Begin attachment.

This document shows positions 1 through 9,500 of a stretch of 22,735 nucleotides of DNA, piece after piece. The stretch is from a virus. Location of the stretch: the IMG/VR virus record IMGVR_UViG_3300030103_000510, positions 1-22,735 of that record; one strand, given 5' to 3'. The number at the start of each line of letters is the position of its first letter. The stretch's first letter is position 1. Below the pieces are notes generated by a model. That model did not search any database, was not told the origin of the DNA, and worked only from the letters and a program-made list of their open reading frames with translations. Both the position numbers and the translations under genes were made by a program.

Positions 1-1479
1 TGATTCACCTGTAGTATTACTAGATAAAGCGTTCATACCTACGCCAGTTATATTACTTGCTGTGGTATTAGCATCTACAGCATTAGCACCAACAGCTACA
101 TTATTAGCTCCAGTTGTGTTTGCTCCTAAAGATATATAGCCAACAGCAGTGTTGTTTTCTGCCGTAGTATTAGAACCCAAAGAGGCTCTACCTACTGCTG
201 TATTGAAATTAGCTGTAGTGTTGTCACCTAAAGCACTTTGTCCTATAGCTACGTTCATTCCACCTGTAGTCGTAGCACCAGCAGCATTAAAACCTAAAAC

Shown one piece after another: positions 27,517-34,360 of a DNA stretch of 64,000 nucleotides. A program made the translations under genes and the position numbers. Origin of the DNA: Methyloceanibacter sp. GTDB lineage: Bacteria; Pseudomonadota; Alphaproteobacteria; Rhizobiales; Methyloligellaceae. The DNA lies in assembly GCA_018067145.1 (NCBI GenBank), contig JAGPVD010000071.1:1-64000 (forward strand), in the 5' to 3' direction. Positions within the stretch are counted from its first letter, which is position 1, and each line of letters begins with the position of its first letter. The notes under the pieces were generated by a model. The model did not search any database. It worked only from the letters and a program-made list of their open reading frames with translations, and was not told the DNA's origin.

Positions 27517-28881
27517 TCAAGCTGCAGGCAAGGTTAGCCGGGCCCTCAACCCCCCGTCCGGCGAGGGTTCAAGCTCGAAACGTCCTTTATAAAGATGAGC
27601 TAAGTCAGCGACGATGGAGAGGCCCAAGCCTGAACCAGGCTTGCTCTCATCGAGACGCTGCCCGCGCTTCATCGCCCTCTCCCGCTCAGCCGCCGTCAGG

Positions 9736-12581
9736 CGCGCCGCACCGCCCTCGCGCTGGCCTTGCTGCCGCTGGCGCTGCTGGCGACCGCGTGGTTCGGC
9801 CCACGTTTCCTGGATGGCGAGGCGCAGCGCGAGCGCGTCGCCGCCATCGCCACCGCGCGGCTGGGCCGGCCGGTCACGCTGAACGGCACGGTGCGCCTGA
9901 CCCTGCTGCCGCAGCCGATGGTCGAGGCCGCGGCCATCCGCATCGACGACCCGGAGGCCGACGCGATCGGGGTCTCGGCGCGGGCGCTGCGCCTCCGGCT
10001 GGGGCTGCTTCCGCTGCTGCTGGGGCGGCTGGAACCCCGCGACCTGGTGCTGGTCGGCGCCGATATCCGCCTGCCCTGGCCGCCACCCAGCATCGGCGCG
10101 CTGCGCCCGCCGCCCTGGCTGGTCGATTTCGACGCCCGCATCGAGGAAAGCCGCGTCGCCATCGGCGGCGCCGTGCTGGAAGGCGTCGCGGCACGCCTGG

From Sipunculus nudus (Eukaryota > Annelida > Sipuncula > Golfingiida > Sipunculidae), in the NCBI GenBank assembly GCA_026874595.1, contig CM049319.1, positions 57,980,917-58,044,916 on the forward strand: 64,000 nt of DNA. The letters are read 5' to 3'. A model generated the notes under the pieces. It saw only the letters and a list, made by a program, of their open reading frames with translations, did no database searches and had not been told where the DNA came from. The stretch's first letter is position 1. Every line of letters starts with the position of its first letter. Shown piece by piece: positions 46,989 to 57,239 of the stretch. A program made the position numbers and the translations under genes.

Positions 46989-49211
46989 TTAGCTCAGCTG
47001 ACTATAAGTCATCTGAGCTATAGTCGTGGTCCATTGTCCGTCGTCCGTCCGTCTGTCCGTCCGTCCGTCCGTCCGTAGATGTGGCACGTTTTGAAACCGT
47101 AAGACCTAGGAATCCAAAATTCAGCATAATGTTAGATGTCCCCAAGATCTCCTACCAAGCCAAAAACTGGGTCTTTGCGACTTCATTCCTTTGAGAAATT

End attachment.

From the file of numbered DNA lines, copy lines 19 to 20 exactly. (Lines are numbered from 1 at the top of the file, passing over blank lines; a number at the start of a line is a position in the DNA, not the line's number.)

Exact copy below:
47001 ACTATAAGTCATCTGAGCTATAGTCGTGGTCCATTGTCCGTCGTCCGTCCGTCTGTCCGTCCGTCCGTCCGTCCGTAGATGTGGCACGTTTTGAAACCGT
47101 AAGACCTAGGAATCCAAAATTCAGCATAATGTTAGATGTCCCCAAGATCTCCTACCAAGCCAAAAACTGGGTCTTTGCGACTTCATTCCTTTGAGAAATT